One of New York City’s most vocal parent activists is launching a national organization, enlisting parents in cities across the country in a fight against the Obama administration’s proposed changes to the Elementary and Secondary Education Act.
Called Parents Across America, the group was developed jointly by Leonie Haimson, the executive director of Class Size Matters in New York, and Julie Woestehoff, of Parents United for Responsible Education (PURE) in Chicago. Its formal launch was at a forum last night in a public school in Tribeca, where parents from as far as San Francisco and Seattle traveled to share their unfortunate experiences with local education laws and policies.
Parents Across America’s platform is against much of what Secretary of Education Arne Duncan has done, such as his competitive grant program Race to the Top, and the federal School Improvement Grants he’s given to states to turn around their lowest-performing schools. The organization also opposes Duncan’s blueprint for what he wants out of the Elementary and Secondary Education Act’s eventual reauthorization.
A letter written to Duncan last spring, and signed by many of the organization’s leaders, admonishes the Secretary for keeping parents at arm’s length. It states:
A central flaw in this administration’s approach is the complete failure to encourage parent involvement in decision-making. Studies show that the more involved parents are at the school level, the better their children’s outcomes. Yet the proposed education budget would eliminate the sole funding dedicated to family engagement, and the ESEA Blueprint removes essential mechanisms for engaging parents at the school or district level.
PAA’s other suggestion is that the federal government push for small class sizes to increase student achievement. In her opening remarks to the middle school’s filled auditorium, education historian Diane Ravitch placed these ideas in opposition to those supported by groups like the Gates Foundation.
“This is a group that has no interest other than the well-being of children,” she said, noting that for “corporate reformers,” “children are an abstraction.”
Some of the parents who spoke said that the federal government’s reliance on standardized testing and the support for charter schools had hurt their and other children’s schooling at the local level.
One mother from New Orleans, Karran Harper Royal, said she had to sue the city to get public transportation for her son to and from his charter school. She hadn’t wanted to send him to a charter school to begin with, she said, but after Hurricane Katrina hit, his school was reopened as a charter and she wanted to keep him in the same building “for normalcy,” she said.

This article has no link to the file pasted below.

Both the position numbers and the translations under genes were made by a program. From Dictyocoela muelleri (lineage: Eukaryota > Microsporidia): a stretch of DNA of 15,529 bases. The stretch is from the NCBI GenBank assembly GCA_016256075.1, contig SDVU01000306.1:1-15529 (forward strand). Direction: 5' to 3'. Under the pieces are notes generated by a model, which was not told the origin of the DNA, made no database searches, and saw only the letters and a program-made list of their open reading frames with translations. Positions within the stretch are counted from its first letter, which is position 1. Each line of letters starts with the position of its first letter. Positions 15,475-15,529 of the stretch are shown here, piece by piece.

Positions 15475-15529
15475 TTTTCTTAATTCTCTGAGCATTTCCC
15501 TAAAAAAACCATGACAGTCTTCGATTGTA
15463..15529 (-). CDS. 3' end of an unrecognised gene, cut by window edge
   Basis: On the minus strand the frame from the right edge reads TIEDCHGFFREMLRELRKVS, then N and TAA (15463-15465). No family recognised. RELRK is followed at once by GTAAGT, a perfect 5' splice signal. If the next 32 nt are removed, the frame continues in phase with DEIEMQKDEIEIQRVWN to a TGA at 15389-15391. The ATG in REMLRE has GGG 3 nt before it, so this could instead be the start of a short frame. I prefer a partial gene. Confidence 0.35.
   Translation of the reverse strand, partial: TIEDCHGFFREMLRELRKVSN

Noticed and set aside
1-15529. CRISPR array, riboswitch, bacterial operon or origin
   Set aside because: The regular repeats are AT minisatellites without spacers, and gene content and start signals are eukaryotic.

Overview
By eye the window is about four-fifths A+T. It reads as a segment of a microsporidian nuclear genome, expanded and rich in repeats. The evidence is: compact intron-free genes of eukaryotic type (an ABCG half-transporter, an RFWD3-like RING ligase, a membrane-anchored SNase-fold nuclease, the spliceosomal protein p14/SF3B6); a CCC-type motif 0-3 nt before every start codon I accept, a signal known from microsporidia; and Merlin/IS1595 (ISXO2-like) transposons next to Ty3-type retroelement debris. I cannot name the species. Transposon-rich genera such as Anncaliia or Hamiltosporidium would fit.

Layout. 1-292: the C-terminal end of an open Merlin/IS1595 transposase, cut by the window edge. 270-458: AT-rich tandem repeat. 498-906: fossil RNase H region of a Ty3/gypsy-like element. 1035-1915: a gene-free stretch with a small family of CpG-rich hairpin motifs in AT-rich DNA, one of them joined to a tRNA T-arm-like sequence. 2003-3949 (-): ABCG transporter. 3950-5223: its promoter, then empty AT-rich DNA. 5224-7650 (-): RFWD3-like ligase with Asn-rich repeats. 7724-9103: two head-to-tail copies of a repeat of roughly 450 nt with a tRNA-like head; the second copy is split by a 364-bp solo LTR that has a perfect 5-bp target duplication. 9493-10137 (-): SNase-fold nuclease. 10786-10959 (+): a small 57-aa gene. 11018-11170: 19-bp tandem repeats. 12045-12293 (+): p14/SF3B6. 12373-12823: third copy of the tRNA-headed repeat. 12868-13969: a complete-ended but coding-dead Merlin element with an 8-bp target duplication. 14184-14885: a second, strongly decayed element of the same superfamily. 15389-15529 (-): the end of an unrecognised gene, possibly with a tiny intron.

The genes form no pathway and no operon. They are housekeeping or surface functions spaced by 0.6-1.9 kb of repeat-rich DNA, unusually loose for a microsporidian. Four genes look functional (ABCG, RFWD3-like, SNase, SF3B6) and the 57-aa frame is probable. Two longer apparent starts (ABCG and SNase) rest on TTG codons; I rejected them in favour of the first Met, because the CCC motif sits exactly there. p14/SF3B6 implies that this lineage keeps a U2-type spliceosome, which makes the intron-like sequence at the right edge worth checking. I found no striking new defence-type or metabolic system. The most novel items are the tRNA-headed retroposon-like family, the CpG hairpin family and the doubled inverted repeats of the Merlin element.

Haimson explained that when she and Woestehoff began looking to fight issues like charter school expansion and standardized testing at the federal level, they hadn’t found any larger groups with which to align themselves.
“We were looking for a group on the national level that reflected the point of view of the majority of public school parents and we could not find a single one,” Haimson said.
There are national parent associations, but Haimson said they are “pretty much silent” when it comes to issues she and Woestehoff believe are important. And after years of working together to changes policies in New York and Chicago, they both wanted to target federal policy.
“A lot of the issues we’d been fighting on the local level were now being imposed nationally,” Haimson said. “And there’s no point in trying to stop Bloomberg or the State Education Department if they can say, ‘Oh no no, the Obama administration is making us do this.'”
Haimson said the organization has plans to travel to D.C. to lobby for changes to ESEA and is also focusing on building local chapters around the country. For financial support, it is relying on contributions from its membership and from the country’s largest teachers union, the National Education Association, which helped pay for the forum.